This study, the first genetic characterization of vector mosquito salivary gland development, has revealed a set of molecular genetic markers for the developing Ae. aegypti embryonic salivary gland. Identification of these markers, which allowed for tracking of salivary gland development, indicated that although many orthologs of D. melanogaster salivary gland development genes are expressed in the developing mosquito salivary gland, development of this tissue in Ae. aegypti significantly differs from that of D. melanogaster. These observations highlighted the need for functional genetic characterization of mosquito salivary gland development, which was explored through RNAi knockdown assays that revealed CrebA as a key regulator of the secretory pathway in the developing Ae. aegypti salivary gland. Further analysis of mosquito developmental genetics is necessary and may foster comparative studies of salivary gland development in additional arthropod species.
- Aae crebA:
Aedes aegypti cyclic-AMP response element binding protein A
cAMP response element
small interfering RNA
secretory pathway component genes
We are grateful for the technical assistance of Becky DeBruyn. Thanks to members of the Notre Dame undergraduate cell biology course who tested probes and made important observations during the preliminary stages of this work. We thank members of the Eck Institute for Global Health and members of the laboratory for advice and encouragement. This investigation was supported by NIH/NIAID Award R01-AI081795 to MDS.
- Raminani LN, Cupp EW:Early embryology ofAedes aegypti(L.) (Diptera: Culicdae).Int J Insect Morphol Embryol. 1975, 4: 517-528. 10.1016/0020-7322(75)90028-8.View ArticleGoogle Scholar
- Raminani LN, Cupp EW:Embryology ofAedes aegypti(L.) (Diptera: Culicidae): organogenesis.Int J Insect Morphol Embryol. 1978, 7: 273-296. 10.1016/0020-7322(78)90009-0.View ArticleGoogle Scholar
- Clemons A, Haugen M, Flannery E, Tomchaney M, Kast K, Jacowski C, Le C, Mori A, Simanton Holland W, Sarro J, Severson DW, Duman-Scheel M: Aedes aegypti: an emerging model for vector mosquito development. Cold Spring Harb Protoc. 2010, 2010 (10): pdb.emo141-10.1101/pdb.emo141.PubMed CentralPubMedGoogle Scholar
- Clemons A, Mori A, Haugen M, Severson DW, Duman-Scheel M: Culturing and egg collection of Aedes aegypti. Cold Spring Harb Protoc. 2010, 2010 (10): pdb.prot5507-10.1101/pdb.prot5507.PubMed CentralPubMedGoogle Scholar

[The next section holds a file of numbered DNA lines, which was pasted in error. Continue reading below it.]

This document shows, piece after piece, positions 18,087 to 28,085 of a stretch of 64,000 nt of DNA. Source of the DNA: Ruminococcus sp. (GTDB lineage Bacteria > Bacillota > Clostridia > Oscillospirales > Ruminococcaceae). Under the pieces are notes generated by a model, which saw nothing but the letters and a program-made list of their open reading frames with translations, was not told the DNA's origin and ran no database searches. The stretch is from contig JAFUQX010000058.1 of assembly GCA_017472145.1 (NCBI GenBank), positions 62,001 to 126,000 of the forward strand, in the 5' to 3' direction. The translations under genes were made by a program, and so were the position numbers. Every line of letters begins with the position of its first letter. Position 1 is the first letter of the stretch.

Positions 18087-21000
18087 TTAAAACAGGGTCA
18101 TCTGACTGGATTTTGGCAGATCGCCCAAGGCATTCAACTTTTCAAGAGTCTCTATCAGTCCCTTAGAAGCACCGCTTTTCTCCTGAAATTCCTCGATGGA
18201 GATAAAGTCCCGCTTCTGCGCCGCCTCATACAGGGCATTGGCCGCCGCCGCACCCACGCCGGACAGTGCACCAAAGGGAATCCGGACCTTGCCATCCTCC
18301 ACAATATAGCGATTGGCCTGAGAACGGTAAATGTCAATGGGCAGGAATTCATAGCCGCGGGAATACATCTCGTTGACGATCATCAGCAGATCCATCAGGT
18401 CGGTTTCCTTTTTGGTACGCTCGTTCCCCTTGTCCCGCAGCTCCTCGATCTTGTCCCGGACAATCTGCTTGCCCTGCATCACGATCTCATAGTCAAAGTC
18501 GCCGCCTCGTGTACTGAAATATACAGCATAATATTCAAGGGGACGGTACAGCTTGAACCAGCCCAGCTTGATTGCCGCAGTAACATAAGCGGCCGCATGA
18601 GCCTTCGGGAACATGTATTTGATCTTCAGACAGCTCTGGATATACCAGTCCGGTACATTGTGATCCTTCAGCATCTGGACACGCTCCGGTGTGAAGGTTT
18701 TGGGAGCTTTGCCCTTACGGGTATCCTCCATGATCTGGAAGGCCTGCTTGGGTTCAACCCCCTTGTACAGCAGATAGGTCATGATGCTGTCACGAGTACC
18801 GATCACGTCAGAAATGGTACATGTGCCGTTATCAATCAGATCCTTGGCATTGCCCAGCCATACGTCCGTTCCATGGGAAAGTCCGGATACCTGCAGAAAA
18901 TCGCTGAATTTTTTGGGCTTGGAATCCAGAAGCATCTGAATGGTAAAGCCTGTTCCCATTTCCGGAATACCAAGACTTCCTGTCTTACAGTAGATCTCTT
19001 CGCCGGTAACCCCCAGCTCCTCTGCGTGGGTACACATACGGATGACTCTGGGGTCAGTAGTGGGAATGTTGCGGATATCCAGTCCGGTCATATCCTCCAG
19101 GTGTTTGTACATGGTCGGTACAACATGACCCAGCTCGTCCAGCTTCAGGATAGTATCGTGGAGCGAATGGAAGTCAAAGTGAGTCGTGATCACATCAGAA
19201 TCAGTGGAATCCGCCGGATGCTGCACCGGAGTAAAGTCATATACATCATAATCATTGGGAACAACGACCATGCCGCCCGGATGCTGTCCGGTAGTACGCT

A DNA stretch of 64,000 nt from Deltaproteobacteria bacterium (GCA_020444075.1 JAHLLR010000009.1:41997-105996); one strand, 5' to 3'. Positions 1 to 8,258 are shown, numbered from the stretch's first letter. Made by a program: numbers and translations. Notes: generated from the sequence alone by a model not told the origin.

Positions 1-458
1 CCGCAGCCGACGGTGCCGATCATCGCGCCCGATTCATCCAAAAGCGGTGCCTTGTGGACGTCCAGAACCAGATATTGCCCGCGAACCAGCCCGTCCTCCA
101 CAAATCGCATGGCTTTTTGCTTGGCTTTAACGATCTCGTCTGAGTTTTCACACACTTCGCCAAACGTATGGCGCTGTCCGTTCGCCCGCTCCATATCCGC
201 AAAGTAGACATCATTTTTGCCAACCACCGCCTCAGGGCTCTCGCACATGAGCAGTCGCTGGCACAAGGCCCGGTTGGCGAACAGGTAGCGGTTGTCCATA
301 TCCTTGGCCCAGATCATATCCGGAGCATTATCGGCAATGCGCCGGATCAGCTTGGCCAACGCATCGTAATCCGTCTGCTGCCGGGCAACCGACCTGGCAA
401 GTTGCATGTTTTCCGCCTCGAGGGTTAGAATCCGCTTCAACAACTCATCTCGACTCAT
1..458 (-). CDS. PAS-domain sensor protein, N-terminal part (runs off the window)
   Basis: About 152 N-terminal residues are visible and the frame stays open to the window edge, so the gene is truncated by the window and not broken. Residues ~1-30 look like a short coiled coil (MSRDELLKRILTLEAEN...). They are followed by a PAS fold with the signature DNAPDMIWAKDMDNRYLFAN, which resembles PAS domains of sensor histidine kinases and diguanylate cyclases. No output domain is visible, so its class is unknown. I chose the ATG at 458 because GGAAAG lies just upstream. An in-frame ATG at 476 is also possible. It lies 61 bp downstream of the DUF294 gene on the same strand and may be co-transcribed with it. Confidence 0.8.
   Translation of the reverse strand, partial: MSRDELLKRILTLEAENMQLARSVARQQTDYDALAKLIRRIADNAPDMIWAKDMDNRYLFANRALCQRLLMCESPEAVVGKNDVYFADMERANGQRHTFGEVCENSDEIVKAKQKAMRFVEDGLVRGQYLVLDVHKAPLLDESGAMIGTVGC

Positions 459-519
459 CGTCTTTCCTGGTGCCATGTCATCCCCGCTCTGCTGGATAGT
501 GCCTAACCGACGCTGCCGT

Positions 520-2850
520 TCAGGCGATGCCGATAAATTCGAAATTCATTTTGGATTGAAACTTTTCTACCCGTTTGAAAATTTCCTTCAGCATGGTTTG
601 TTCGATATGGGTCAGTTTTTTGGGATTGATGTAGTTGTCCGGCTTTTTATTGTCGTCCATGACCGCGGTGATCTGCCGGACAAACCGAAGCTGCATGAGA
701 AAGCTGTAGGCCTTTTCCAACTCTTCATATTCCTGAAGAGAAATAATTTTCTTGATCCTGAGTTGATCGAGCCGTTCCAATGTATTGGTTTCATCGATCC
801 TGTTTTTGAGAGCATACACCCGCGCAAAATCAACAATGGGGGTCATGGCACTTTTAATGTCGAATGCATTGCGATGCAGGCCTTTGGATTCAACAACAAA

- Clemons A, Haugen M, Flannery E, Kast K, Jacowski C, Severson D, Duman-Scheel M: Fixation and preparation of developing tissues from Aedes aegypti. Cold Spring Harb Protoc. 2010, 2010 (10): pdb.prot5508-10.1101/pdb.prot5508.PubMed CentralPubMedGoogle Scholar
- Clemons A, Flannery E, Kast K, Severson D, Duman-Scheel M: Immunohistochemical analysis of protein expression during Aedes aegypti development. Cold Spring Harb Protoc. 2010, 2010 (10): pdb prot5510-PubMed CentralPubMedGoogle Scholar
- Clemons A, Haugen M, Severson D, Duman-Scheel M: Functional analysis of genes in Aedes aegypti embryos. Cold Spring Harb Protoc. 2010, 2010 (10): pdb prot5511-PubMed CentralPubMedGoogle Scholar
- Haugen M, Tomchaney M, Kast K, Flannery E, Clemons A, Jacowski C, Simanton Holland W, Le C, Severson D, Duman-Scheel M: Whole-mount in situ hybridization for analysis of gene expression during Aedes aegypti development. Cold Spring Harb Protoc. 2010, 2010 (10): pdb prot5509-PubMed CentralView ArticlePubMedGoogle Scholar
- Clemons A, Haugen M, Le C, Mori A, Tomchaney M, Severson DW, Duman-Scheel M: siRNA-mediated gene targeting in Aedes aegypti embryos reveals that frazzled regulates vector mosquito CNS development. PLoS One. 2011, 6: e16730-10.1371/journal.pone.0016730.PubMed CentralView ArticlePubMedGoogle Scholar
- Haugen M, Flannery E, Tomchaney M, Mori A, Behura SK, Severson DW, Duman-Scheel M: Semaphorin-1a is required for Aedes aegypti embryonic nerve cord development. PLoS One. 2011, 6: e21694-10.1371/journal.pone.0021694.PubMed CentralView ArticlePubMedGoogle Scholar
- Behura SK, Haugen M, Flannery E, Sarro J, Tessier CR, Severson DW, Duman-Scheel M: Comparative genomic analysis of Drosophila melanogaster and vector mosquito developmental genes. PLoS One. 2011, 6: e21504-10.1371/journal.pone.0021504.PubMed CentralView ArticlePubMedGoogle Scholar
- Goltsev Y, Hsiong W, Lanzaro G, Levine M: Different combinations of gap repressors for common stripes in Anopheles and Drosophila embryos. Dev Biol. 2004, 275: 435-446. 10.1016/j.ydbio.2004.08.021.View ArticlePubMedGoogle Scholar
- Juhn J, Juhn J, James AA: oskar gene expression in the vector mosquitoes, Anopheles gambiae and Aedes aegypti. Insect Mol Biol. 2006, 15: 363-372. 10.1111/j.1365-2583.2006.00655.x.View ArticlePubMedGoogle Scholar